Key advancements in the network architecture of 5G mean services with added value for operators and users alike
This is truly an exciting time for all of us here at Avast — 5G connectivity is undoubtedly here and will be a key way users connect to the digital world.
As we begin to see the benefits of 5G become leveraged throughout myriad verticals, ranging from handset device makers to autonomous cars, it’s important to understand how key advancements that make up the next iteration of cellular network standards will allow us to reimagine the ways in which we consume services. More importantly, how one of the key beneficiaries of 5G — the average-day user — can stay protected from the inevitable uncertainties and vulnerabilities that come along with everything that's new.
Here's the good news for the average-day user: There isn’t much to do much to become protected in a 5G landscape. Much of the security and privacy stewardship will fall onto network operators, who have the ability to offer security and privacy instantaneously for 5G-enabled mobile devices. Users will just need to make sure their devices are 5G-enabled and that the network operator they’ve subscribed to has an edge-based security and privacy solution.
Much of the network operator’s ability to provide this new wave of security and privacy comes from network function virtualization (NFV), a concept of abstracting network function architecture that is traditionally built on physical hardware onto virtualized software. By virtualizing the network infrastructure, virtual network functions (VNF) can make computations for the variety of services (such as load balancing, firewalls, security, and privacy controls) take place remotely at the edge cloud.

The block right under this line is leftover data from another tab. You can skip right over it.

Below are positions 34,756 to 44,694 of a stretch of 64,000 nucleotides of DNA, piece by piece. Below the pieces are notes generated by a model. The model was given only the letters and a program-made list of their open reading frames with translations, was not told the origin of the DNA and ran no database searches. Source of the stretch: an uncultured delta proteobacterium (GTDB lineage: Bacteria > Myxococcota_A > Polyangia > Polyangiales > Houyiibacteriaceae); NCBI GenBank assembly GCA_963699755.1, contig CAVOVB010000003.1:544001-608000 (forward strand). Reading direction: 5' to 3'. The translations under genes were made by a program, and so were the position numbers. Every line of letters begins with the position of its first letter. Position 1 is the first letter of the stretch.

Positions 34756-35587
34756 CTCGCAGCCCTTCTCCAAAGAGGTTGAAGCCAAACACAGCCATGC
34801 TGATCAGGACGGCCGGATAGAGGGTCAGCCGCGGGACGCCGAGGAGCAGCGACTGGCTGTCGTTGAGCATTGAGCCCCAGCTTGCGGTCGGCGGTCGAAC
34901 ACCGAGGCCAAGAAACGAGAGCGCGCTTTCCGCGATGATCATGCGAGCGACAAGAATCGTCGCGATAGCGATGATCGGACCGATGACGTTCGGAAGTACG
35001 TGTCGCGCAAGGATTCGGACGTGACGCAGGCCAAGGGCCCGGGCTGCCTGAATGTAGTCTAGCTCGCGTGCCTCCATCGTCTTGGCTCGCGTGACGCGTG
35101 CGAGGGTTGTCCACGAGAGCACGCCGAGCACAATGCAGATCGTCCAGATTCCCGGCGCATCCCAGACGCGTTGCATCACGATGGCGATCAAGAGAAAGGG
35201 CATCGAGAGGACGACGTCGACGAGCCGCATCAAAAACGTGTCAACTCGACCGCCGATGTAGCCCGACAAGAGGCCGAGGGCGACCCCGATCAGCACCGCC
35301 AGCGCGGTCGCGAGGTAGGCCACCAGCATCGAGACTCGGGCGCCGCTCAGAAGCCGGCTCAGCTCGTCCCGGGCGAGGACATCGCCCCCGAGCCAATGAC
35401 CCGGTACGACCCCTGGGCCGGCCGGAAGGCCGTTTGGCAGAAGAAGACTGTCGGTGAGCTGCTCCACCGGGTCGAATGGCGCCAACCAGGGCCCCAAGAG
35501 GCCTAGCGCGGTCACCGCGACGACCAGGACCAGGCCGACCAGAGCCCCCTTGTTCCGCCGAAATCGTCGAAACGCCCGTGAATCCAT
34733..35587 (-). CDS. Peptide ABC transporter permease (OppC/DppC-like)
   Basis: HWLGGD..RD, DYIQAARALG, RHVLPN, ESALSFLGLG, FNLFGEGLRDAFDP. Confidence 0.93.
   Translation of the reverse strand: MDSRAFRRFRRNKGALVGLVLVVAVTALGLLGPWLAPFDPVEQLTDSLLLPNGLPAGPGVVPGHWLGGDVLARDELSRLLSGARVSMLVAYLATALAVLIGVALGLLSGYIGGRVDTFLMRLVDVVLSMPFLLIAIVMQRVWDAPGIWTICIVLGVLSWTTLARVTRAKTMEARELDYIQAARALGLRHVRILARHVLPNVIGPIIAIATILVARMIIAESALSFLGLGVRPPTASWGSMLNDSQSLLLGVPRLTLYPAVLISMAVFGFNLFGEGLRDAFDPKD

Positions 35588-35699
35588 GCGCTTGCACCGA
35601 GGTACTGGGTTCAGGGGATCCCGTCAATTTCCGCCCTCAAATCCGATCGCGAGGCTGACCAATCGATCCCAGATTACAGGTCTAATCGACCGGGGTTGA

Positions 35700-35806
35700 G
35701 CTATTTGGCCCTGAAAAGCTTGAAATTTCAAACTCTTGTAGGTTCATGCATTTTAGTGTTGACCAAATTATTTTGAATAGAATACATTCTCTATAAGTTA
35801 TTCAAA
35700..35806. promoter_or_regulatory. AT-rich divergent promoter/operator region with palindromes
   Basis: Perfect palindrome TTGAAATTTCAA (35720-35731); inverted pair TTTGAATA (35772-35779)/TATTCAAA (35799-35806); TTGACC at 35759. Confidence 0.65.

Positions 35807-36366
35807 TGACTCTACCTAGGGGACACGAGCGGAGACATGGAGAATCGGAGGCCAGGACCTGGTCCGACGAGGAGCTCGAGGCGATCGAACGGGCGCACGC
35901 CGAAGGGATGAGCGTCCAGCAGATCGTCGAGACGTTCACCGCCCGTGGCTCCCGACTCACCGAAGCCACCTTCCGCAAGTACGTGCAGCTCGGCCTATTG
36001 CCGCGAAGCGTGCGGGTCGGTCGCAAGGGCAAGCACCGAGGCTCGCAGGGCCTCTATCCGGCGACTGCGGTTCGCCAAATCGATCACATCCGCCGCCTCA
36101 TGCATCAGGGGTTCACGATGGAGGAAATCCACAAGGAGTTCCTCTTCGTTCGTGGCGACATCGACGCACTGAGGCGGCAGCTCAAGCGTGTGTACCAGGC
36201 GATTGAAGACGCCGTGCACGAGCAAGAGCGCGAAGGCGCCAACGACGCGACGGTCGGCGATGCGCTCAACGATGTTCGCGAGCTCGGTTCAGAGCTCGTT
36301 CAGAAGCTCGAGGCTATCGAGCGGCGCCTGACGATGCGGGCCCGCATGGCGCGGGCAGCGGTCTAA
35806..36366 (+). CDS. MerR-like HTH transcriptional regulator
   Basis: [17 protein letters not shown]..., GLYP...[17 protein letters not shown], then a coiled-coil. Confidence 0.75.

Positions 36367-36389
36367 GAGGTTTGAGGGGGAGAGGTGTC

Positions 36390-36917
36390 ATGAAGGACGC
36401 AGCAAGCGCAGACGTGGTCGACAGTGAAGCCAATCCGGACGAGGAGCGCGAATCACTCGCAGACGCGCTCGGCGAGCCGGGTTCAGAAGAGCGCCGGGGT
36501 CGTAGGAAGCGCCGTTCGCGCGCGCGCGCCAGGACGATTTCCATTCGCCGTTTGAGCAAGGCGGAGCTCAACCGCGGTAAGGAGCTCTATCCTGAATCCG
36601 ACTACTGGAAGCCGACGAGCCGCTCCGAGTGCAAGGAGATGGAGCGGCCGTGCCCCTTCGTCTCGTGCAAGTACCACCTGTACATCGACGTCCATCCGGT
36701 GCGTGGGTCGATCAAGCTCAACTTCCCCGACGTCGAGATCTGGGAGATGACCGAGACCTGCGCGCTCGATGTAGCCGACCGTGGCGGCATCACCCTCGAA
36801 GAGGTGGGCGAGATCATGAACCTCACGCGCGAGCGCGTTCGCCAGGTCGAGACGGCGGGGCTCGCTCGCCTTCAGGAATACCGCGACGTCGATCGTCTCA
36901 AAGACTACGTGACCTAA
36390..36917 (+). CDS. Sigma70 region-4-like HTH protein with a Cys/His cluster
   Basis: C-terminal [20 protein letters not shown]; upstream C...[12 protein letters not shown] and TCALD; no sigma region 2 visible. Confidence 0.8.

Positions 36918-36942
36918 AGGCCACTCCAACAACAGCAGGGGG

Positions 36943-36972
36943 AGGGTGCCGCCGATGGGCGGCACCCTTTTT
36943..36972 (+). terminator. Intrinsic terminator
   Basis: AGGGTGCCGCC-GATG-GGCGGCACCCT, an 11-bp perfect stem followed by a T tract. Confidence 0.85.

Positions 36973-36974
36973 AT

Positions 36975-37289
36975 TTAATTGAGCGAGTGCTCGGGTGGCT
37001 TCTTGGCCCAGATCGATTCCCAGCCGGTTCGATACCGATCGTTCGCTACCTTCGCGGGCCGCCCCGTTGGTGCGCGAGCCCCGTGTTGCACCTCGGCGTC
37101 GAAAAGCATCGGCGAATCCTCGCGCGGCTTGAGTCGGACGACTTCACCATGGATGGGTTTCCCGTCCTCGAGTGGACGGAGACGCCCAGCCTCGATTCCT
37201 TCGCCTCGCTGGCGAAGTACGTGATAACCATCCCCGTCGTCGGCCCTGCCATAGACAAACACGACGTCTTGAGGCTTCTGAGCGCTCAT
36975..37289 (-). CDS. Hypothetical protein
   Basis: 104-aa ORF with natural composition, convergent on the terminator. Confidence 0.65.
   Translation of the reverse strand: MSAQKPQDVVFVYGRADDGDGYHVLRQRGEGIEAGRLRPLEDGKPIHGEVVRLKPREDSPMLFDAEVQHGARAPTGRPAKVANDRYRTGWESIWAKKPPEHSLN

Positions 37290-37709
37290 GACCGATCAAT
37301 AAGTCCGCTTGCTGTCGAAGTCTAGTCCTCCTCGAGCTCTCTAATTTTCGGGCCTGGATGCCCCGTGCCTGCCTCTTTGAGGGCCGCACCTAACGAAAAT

Data computation at the edge cloud will reduce response times and bandwidth needs, bringing way for new value-added services operators can offer to customers, such as an always-on and instantaneous security and privacy solution.
To make things more straightforward, we've put together a glossary of terms for readers who are committed to staying up to date on all things 5G.
As the diagram above suggests, Avast Smart Life is a VNF that sits on an operator’s edge cloud and allows for data traffic to be analyzed in real time for threat anomalies. For the everyday user, this means digital protection at the network level, irrespective of the operating system or location of the device — security and privacy controls can be configured and enabled for any specific user and their profile of devices.
For the network operator, this can be an effortless, value-added service in providing a delightful experience for customers, all the while increasing ARPU, brand reputation and customer loyalty.
This week, the Association of Anti-Virus Asia Researchers (AVAR) is celebrating their 25th annual security conference in Singapore.
The report found an increase in PC adware activity, continued chaos caused by cyber criminal gangs, and an increase in ransomware in certain parts of the world by a reduction in the rest of the global market.